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Volume 574: debated on Thursday 23 January 2014

Our apprenticeship reforms are responding to the needs of employers by putting them in the driving seat. Trailblazers, led by employers and professional bodies, is leading the way in developing new standards in a wide range of sectors.

Will my hon. Friend join me in congratulating the 300 in 100 campaign in Cornwall on its aim to get 300 new apprenticeships in 100 days? I participated in the campaign in St Mellion a few weeks ago along with many employers in my constituency.

I would love to congratulate my hon. Friend, who has teamed up with other MPs across Cornwall, including my hon. Friends the Members for Camborne and Redruth (George Eustice), for Truro and Falmouth (Sarah Newton) and for St Ives (Andrew George) and many others. Many Members of this House have been part of the 100 in 100 campaigns to get 100 apprentices in 100 days, and Cornwall is taking it just that bit further.

The number of apprentices in the 16-to-18 age group is dropping at the moment, with serious implication for our long-term skills base. Will the Minister look again at the proposals of the Business, Innovation and Skills Committee to use public procurement contracts to ensure a certain level of recruitment for that age group in the way in which the previous Government did and local authorities are doing?

Of course, Crossrail, which is the biggest public construction project in Europe, has in it exactly what the hon. Gentleman describes. He will have seen last week that we announced 2,000 new apprentices as part of High Speed 2. I entirely agree about the need to drive up the number of apprentices. We introduced a rule that every apprenticeship had to be a minimum of a year, and the number of apprenticeships for those aged between 16 to 19 lasting a year or more has gone up sharply. We must be careful to consider the reason for the numbers. Apprenticeships of under a year, in many cases without a job attached, are not really apprenticeships at all.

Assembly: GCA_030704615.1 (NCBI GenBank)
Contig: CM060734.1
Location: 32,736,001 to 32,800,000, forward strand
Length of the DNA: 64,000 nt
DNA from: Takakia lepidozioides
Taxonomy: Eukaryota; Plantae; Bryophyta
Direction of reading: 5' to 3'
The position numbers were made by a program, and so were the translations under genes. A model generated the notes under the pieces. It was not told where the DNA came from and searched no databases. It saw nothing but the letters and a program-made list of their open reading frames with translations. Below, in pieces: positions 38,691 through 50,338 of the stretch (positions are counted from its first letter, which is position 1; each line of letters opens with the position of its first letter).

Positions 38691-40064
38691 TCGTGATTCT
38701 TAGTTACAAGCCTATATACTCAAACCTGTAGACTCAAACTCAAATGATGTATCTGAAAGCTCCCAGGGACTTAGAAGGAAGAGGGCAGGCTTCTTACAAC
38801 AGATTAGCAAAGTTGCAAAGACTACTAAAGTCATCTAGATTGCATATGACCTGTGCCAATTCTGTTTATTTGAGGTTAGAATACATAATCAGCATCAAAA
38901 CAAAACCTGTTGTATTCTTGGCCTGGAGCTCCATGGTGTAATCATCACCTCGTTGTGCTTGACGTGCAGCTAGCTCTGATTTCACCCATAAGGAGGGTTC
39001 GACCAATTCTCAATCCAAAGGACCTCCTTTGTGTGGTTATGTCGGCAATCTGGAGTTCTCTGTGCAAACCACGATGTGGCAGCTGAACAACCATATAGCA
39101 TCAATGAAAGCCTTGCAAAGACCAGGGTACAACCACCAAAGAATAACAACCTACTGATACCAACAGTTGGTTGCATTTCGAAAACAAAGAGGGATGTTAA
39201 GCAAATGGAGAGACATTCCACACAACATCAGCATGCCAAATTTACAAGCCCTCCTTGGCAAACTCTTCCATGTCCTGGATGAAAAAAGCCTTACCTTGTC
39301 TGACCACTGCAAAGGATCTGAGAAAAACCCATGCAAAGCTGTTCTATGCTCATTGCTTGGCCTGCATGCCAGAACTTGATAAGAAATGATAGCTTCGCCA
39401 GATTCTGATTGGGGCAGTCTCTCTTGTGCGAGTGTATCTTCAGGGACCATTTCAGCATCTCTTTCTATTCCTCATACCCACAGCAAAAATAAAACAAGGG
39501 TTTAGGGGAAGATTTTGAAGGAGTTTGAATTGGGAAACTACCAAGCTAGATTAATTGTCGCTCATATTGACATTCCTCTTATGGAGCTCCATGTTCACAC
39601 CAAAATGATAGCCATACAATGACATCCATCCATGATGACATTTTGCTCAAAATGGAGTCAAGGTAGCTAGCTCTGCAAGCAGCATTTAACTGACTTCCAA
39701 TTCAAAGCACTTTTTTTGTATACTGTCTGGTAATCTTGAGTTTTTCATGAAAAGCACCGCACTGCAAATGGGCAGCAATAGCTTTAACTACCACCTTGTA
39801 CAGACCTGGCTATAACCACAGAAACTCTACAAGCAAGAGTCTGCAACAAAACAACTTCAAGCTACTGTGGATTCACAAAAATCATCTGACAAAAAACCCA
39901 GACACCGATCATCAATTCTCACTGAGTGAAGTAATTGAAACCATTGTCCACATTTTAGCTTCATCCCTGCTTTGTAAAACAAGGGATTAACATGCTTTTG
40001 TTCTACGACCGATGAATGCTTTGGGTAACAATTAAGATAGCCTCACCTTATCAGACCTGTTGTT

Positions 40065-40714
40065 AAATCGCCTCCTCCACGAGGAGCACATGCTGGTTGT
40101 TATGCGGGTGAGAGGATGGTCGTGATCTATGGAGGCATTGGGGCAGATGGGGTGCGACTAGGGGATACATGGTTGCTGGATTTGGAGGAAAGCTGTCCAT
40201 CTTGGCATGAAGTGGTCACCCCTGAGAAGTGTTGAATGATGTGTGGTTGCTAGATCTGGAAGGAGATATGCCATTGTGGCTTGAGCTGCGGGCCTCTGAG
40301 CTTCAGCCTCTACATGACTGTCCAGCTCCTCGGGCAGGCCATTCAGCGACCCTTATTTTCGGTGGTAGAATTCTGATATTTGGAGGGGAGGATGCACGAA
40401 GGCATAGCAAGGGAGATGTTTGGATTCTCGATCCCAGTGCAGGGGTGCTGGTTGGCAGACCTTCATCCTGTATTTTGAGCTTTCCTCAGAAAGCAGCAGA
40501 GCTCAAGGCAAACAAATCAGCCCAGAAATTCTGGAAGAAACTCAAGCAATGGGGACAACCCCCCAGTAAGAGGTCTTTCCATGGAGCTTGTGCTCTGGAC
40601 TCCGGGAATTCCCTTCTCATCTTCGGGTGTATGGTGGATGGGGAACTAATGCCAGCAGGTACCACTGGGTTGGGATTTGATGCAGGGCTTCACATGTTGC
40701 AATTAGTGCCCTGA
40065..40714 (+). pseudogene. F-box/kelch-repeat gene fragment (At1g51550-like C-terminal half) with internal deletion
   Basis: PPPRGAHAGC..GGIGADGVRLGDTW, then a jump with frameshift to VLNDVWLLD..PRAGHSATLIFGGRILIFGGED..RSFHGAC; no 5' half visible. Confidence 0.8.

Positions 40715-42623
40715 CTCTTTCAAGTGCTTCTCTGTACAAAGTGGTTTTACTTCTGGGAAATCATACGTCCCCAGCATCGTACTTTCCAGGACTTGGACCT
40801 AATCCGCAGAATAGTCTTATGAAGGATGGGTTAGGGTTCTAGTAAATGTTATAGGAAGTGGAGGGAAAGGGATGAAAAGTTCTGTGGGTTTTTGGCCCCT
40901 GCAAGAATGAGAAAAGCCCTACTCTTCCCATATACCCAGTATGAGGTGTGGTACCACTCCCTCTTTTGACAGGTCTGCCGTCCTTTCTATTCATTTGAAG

Does my hon. Friend agree that one of the best ways of increasing the skills of apprenticeships is the creation of pre-apprenticeship schools, otherwise known as university technical colleges? Will he look at expanding the Government’s programme of 24 UTCs, one of which will be in Harlow, so that there is one in every town across the country?

I absolutely support my hon. Friend in his enthusiasm for UTCs, not only the one in Harlow, for which, I know, he is a great campaigner, but those across the country.

But why have Ministers failed to match their rhetoric with action? Something like what my hon. Friend the Member for Denton and Reddish (Andrew Gwynne) suggests in his Apprenticeships and Skills (Public Procurement Contracts) Bill would create thousands of new quality apprenticeship opportunities by requiring all major suppliers on large public projects to offer apprenticeships.

As I said, we do that on some of the largest procurements. If we are talking about action, the fact that a record number of people are in apprenticeships is action that we should support, and the fact that 1.5 million people across the country have started apprenticeships since 2010 is also action we should all be proud of.